When Jessie J took the stage last weekend at the mammoth Rock in Rio festival, she premiered more than a batch of new songs from her forthcoming second album, Alive. The fashion-forward singer also sported a colorful, custom-made “playsuit” created by Zuri Herrera from Mexico.
Herrera was selected by a panel of judges including Jessie J herself as part of a crowdsourced contest sponsored by glacéau vitaminwater and online creative platform Talenthouse. Emerging fashion designers, artisans, stylists and creatives were invited to design a custom playsuit – defined as a one-piece outfit with short or no sleeves and short pants – inspired by the vitaminwater rainbow color palette and Jessie J’s edgy, vibrant style. More than 800 entries were received during the 10-week challenge.
We caught up with the British pop star – who first teamed up with vitaminwater last year on an interactive music video for her single “Laserlight” and an exclusive concert at the Camden Roundhouse during the 2012 London Olympic Games – a few days before her Rock in Rio performance. Here’s what she had to say:
Why did you decide to launch this challenge?
Since day one, I’ve been lucky to have people like Cindy Lauper and Jules Holland hold my hand during a time in my career when I wanted to be showcased. When I was asked by vitaminwater to work with Talenthouse to give this opportunity to a talented designer who may have never had their clothes worn, I thought it was great. And nowhere better than Rock in Rio, one of the biggest music festivals in the world. vitaminwater is associated with bright colors, and I associate bright colors with Carnival and Brazil… it’s a great fit.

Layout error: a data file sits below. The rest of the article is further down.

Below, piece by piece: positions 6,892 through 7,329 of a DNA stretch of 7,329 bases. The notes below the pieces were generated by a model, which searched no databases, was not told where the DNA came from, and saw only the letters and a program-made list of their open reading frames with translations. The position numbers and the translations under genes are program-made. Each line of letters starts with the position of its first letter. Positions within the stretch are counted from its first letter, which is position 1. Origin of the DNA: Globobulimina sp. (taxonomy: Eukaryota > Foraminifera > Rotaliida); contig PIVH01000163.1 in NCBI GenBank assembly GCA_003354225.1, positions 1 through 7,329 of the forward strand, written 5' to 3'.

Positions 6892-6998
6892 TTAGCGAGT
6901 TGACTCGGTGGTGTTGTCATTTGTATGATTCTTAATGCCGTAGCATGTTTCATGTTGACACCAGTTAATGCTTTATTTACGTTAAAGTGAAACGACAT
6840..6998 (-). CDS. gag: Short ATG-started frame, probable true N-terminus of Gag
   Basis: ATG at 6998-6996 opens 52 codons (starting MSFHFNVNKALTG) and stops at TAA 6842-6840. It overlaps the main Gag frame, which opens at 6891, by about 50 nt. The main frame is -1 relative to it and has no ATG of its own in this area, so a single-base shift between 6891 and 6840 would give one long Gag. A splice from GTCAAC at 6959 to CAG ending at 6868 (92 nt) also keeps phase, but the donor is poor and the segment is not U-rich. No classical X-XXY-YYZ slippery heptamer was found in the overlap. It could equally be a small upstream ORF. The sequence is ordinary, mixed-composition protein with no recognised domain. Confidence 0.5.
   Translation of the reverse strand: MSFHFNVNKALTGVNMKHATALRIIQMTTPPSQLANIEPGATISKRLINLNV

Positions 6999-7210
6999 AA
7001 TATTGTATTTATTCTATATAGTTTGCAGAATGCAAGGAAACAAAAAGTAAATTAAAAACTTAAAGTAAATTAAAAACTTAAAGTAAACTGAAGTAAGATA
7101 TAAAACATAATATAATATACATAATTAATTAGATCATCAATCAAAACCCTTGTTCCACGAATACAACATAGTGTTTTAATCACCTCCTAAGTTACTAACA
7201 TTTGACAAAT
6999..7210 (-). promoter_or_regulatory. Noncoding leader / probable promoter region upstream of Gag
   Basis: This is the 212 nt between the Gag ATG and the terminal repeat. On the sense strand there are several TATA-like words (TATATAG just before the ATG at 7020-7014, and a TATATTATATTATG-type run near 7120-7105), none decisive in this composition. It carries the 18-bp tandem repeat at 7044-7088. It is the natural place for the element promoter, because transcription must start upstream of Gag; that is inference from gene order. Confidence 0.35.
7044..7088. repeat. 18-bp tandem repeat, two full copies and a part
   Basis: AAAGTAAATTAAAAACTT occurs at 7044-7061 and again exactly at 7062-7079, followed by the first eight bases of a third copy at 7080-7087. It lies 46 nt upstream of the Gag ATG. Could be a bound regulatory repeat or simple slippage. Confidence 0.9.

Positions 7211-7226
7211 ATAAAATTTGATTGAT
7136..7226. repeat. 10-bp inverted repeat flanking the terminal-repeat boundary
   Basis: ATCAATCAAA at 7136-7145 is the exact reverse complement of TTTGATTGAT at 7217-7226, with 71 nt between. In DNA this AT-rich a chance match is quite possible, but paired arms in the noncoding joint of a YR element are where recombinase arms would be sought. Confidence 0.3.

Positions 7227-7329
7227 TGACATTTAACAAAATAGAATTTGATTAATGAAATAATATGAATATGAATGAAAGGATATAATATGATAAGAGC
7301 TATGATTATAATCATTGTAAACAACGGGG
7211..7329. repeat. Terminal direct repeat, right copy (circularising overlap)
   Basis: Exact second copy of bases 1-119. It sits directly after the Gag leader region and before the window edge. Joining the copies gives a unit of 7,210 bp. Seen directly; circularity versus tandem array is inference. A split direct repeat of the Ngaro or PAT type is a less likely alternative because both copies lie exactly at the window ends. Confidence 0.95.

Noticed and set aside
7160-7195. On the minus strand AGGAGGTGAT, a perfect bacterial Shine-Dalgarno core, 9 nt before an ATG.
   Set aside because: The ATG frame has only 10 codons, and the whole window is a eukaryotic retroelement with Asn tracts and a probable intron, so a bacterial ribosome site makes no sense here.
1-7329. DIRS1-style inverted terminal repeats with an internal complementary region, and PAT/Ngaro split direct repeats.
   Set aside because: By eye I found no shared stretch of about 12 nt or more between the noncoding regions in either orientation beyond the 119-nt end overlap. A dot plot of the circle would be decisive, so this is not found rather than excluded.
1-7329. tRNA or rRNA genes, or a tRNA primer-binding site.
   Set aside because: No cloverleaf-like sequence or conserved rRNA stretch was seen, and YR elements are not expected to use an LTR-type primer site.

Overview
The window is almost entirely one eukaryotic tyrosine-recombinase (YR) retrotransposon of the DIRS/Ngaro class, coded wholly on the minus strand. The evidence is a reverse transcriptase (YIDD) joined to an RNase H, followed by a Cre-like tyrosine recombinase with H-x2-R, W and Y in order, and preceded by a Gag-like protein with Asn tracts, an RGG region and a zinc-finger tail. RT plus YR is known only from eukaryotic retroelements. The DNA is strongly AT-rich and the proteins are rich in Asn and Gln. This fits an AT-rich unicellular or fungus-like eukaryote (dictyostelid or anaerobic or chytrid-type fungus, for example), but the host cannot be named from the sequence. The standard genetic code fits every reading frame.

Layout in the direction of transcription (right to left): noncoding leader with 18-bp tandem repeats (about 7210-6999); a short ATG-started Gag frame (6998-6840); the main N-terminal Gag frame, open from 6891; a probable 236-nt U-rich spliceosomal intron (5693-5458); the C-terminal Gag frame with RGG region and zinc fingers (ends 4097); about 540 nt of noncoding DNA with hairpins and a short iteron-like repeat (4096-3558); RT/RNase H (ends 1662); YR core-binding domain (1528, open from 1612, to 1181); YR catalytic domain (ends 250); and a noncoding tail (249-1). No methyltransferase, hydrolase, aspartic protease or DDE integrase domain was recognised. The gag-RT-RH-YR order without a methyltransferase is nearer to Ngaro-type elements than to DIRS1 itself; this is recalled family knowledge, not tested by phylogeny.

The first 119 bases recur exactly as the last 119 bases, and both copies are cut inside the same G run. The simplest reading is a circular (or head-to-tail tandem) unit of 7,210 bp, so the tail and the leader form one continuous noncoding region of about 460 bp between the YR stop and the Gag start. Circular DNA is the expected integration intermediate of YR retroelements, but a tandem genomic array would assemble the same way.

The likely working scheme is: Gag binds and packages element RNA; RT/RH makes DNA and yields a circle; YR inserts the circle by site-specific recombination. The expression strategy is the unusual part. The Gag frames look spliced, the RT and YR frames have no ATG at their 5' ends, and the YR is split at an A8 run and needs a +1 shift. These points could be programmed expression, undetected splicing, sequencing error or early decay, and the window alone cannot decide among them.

What was your reaction to the response you guys saw?
We received more entries than any other artist-hosted competition on Talenthouse – which was mind-blowing to me. It shows how many people would enjoy my body wearing their outfit, which means a lot. And having entries from 50 countries… I didn’t think people in 50 countries knew I existed!
What stood out about Zuri’s design?
Instantly, the colors. They go well with my hair (laughing). I just did a fitting… it’s comfortable, and the shape of it suits my body. It’s fun and young, but sexy. I’m more excited for the designer than anything else. I want to do her proud, so I’m making sure my gig will be great.
Why is fashion such an important part of your live show and who you are as an artist?
For me, fashion is an outlet of creativity. It exudes emotion, as does music. It pushes boundaries, as does music. Before I was a public figure, I was as emotionally involved with the way I dress as I am now. I used to draw musical notes on my face. I had green and blue hair. I wore ripped jeans and fishnets underneath them… because that was cool at the time. I often look back at pictures and think, “Wow, did I really wear that?” or “I like that, I’d like to do it again but better.”
I don’t want any one phase to define me. From my bob, to having short blonde hair, to wearing catsuits… they should all be memorable moments, but none should define me. I want to be able to take risks and evolve. I want people to be as used to me in a while ball gown as they would in a sparkly bra and kickers. Fashion is about movement, as is music, and my fans are on a journey with me. Why should there be any limitation?
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